[OT]Hah, same here! 'Cept I was probably playing Populous, the granddaddy of God games. Damn you, Computer Game Designer, for all the unanswerable questions of divinity your stupid time wasters forever seared into our young and malleable minds! Did you EVER stop to think it would shatter our precious, sheltered realities and replace them with lifelong confusion and mental torment?!
…Games aren’t educational my ass. Molyneux, Wright, Meier and co, along with their Hollywood brethren, taught me much, much more than any dry philosophy or religious book ever did.[/OT]
This idea is not only crackpot, it is incredibly academically unsound and dishonest.
It is really nothing more than a repackaged God(s) debate that have existed throughout time including today. The common phrasing is that God created the universe and everything in it with a specific design for it to run on its own for variously specified purposes. That is no different than the proposed “simulation” and whatever created it would be God under many definitions whatever that might be.
We already know that we live in an apparently closed universe and physics tells us that we may never know what caused the Big Bang. From that perspective, the odds are 100% that we are living in some kind of simulator caused by something although the use of the word simulator is misleading. It may be caused by an unconscious physical process that pops out universes with various laws and lets them run until they expand into a heat death or collapse again.
I am not a fan of the man or idea. It is freshman level pot smoking talk and not something an established doctorate should be spewing out for the innocents to fall prey to.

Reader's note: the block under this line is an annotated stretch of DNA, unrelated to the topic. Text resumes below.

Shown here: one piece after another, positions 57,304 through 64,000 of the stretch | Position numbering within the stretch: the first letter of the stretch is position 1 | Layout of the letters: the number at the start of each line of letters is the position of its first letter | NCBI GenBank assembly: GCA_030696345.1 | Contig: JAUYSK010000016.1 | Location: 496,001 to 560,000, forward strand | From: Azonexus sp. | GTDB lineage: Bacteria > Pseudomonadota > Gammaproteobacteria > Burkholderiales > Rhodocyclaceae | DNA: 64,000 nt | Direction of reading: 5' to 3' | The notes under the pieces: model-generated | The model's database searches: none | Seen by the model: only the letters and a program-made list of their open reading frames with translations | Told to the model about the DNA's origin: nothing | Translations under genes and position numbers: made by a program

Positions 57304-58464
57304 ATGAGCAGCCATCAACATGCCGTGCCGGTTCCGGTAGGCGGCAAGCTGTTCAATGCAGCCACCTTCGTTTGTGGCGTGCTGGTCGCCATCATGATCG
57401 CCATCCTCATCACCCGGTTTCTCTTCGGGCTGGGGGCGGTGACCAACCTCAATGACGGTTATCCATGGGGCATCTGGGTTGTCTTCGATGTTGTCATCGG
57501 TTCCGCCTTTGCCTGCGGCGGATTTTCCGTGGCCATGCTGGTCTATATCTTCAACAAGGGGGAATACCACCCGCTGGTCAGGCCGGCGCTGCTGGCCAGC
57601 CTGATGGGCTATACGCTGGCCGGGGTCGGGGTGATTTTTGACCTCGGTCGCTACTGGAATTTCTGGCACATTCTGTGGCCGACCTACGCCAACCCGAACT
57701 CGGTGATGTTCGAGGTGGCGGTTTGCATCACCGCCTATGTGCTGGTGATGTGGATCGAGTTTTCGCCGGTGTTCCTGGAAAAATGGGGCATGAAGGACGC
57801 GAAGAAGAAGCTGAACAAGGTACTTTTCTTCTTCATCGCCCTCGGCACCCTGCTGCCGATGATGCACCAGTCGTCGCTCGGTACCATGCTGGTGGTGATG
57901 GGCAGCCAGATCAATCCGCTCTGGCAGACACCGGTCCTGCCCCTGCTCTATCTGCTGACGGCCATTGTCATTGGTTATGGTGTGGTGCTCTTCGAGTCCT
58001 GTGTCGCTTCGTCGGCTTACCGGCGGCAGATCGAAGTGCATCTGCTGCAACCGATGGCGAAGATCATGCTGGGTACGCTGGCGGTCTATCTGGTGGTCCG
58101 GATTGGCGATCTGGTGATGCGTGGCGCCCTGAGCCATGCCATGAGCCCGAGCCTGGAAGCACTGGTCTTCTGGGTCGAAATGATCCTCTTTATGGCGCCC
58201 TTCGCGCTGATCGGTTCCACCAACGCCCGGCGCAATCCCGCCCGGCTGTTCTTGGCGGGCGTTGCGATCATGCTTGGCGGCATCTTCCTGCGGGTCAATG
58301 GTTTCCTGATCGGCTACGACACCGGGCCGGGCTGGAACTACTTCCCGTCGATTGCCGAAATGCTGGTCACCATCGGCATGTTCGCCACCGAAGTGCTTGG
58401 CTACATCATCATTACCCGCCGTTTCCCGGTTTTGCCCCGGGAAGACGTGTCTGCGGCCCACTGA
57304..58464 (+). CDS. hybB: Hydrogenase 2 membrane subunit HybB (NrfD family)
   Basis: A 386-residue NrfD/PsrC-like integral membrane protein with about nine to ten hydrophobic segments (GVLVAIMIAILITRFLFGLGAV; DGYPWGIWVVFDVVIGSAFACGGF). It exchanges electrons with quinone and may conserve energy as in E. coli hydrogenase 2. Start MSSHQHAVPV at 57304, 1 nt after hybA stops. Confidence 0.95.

I think that they probably would. I think that a quantized universe would look superficially continuous at the scale necssary to support an intelligent creature running around a quantized landscape. Just speculating though.
Well in digital communications we try to remove systematic bias from quantization by adding a random element when we round calculations. So I suspect that the Heinsberg uncertainty principle is really a similar rounding effect for the finite resolution simulation we live in.
I think ‘reality’ as we know it is even wierder. Everything you ‘know’ about the universe is stored on a spongy biological battery circuit we call a brain, that’s how we percieve, the universe we know is inside our head. This head is contained by, and ruled by the laws of the universe it percieves. Your head is in the universe, and the universe is inside your head.
Yeah, I miss Robert Anton Wilson, and I never met the man.
I don’t know, of course, but I can speculate that if in fact we were ‘born’, ‘grew up’ and ‘died’ in a simulation, it wouldn’t have to be anywhere near as richly detailed as it seems to be. Pretty much any level of detail we witnessed would seem sufficient, as we would not know any better. If we are simulated cereal-eating beings, would one brand of each of cornflakes and puffed rice not be sufficient to represent the concepts of each? Would there be any significance at all to rendering celestial objects in the billions that we could catalog but apparently have not the slightest chance of ever reaching? If our whole universe appeared to us to have been constructed from the ASCII character set, would we have any way of knowing that this was not an especially accurate model of reality?
So, that’s the best I’ve got: it’s far more complicated than it needs to be for a simulation.